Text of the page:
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Authenticity only applies to cultural properties and to the cultural aspects of ‘mixed’ properties. Authenticity can be seen as the link between attributes and Outstanding Universal Value.

According to paragraph 82 of the Operational Guidelines, a World Heritage property ”[] may be understood to meet the conditions of authenticity if their cultural values (as recognized in the nomination criteria proposed) are truthfully and credibly expressed through a variety of attributes”.

A set of general attributes which may be conveying or expressing the property’s Outstanding Universal Value is suggested, and includes:

  • form and design;
  • materials and substance;
  • use and function;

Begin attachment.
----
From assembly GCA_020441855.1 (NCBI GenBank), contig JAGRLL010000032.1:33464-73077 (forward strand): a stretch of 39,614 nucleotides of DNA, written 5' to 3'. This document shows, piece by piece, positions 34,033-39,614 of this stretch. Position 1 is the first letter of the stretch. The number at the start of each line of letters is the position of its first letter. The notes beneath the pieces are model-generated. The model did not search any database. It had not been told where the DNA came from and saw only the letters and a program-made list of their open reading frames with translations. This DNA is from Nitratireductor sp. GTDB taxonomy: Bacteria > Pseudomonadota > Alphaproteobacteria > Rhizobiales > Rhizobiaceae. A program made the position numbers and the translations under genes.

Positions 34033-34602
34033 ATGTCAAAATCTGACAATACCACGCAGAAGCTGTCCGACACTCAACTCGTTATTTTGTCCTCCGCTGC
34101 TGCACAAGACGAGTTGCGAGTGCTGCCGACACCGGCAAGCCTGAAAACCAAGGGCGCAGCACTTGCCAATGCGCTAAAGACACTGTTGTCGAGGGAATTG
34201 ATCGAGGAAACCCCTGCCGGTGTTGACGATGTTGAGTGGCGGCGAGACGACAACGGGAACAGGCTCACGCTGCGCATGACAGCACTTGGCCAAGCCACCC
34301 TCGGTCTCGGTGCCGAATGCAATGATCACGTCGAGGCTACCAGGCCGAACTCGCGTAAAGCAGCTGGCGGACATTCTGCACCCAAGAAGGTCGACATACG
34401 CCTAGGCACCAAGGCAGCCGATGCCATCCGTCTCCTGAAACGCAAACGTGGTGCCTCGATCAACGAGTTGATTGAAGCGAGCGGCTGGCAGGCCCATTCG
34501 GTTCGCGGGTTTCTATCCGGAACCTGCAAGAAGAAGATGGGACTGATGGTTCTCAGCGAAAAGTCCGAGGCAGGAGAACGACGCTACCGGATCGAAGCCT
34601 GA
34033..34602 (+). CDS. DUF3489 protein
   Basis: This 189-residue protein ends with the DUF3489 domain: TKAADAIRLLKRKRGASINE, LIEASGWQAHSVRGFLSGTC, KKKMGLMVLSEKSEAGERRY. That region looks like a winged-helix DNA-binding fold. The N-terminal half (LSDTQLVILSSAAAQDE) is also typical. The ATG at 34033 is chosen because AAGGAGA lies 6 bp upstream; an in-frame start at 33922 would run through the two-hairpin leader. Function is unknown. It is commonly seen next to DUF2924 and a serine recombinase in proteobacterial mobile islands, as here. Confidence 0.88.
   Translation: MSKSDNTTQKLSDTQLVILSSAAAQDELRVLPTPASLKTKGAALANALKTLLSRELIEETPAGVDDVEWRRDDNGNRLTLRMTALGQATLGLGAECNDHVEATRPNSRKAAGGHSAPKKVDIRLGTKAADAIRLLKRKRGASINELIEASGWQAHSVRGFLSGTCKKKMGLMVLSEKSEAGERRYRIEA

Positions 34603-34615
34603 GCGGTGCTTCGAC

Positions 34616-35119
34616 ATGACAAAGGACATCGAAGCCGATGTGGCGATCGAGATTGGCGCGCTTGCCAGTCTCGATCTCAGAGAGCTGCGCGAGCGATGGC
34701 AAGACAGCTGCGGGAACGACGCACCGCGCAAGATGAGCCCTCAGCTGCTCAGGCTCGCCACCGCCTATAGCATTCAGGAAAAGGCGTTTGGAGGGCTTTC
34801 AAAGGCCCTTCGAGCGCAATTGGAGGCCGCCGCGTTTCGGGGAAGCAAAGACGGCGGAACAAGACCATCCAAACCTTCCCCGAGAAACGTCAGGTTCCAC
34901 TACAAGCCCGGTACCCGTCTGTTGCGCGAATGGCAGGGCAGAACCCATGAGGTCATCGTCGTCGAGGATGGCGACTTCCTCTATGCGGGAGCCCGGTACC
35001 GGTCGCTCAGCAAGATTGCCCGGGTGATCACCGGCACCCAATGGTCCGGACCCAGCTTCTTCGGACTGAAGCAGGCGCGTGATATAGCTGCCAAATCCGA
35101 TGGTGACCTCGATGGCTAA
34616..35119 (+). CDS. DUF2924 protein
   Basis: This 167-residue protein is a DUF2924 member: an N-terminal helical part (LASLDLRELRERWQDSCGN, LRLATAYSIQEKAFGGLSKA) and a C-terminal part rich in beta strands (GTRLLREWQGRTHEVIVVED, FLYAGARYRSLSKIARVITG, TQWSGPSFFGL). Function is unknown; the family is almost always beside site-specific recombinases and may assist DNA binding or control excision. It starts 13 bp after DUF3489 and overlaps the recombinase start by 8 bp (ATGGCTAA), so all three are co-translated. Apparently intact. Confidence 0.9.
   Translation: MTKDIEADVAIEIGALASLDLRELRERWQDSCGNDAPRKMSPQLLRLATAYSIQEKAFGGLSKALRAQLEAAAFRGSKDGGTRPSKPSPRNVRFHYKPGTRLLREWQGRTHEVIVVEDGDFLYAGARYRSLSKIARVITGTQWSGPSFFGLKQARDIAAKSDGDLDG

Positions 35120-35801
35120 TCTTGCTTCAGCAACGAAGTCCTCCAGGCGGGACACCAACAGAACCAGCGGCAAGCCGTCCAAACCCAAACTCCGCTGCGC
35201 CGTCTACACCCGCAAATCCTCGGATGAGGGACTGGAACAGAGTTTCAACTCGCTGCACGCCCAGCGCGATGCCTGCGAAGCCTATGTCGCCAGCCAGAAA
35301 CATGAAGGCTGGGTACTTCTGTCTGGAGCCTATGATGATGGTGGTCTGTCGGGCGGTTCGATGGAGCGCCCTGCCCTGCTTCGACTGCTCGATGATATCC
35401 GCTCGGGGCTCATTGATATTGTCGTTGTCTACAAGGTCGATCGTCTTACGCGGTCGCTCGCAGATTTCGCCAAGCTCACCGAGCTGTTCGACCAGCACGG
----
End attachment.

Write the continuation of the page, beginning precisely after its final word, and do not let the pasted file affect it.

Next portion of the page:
• traditions, techniques and management systems;
  • location and setting;
  • language and other forms of intangible heritage;
  • spirit and feeling; and
  • other internal/external factors.

The concept of Authenticity is described in the Operational Guidelines paragraphs 79-86.

A comprehensive definition of authenticity in relation to cultural heritage is contained in the Nara Document on Authenticity which was drafted in 1994 in Nara, Japan.

Source(s): Operational Guidelines for the Implementation of the World Heritage Convention